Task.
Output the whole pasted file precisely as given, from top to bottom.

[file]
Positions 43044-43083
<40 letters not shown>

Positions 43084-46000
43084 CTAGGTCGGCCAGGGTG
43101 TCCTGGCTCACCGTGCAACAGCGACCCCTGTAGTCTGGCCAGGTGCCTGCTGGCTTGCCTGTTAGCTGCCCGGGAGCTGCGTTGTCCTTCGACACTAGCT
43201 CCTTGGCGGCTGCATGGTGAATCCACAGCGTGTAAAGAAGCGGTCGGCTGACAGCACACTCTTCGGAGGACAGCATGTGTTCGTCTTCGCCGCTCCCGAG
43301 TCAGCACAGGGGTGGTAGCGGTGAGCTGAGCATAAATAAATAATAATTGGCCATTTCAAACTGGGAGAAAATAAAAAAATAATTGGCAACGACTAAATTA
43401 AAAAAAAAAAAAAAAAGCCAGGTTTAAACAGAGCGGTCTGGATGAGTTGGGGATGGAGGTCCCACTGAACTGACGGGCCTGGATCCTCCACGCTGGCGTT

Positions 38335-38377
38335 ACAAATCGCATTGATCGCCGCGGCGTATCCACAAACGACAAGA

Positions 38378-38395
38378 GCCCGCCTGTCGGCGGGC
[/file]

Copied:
Positions 43044-43083
<40 letters not shown>

Positions 43084-46000
43084 CTAGGTCGGCCAGGGTG
43101 TCCTGGCTCACCGTGCAACAGCGACCCCTGTAGTCTGGCCAGGTGCCTGCTGGCTTGCCTGTTAGCTGCCCGGGAGCTGCGTTGTCCTTCGACACTAGCT
43201 CCTTGGCGGCTGCATGGTGAATCCACAGCGTGTAAAGAAGCGGTCGGCTGACAGCACACTCTTCGGAGGACAGCATGTGTTCGTCTTCGCCGCTCCCGAG
43301 TCAGCACAGGGGTGGTAGCGGTGAGCTGAGCATAAATAAATAATAATTGGCCATTTCAAACTGGGAGAAAATAAAAAAATAATTGGCAACGACTAAATTA
43401 AAAAAAAAAAAAAAAAGCCAGGTTTAAACAGAGCGGTCTGGATGAGTTGGGGATGGAGGTCCCACTGAACTGACGGGCCTGGATCCTCCACGCTGGCGTT

Positions 38335-38377
38335 ACAAATCGCATTGATCGCCGCGGCGTATCCACAAACGACAAGA

Positions 38378-38395
38378 GCCCGCCTGTCGGCGGGC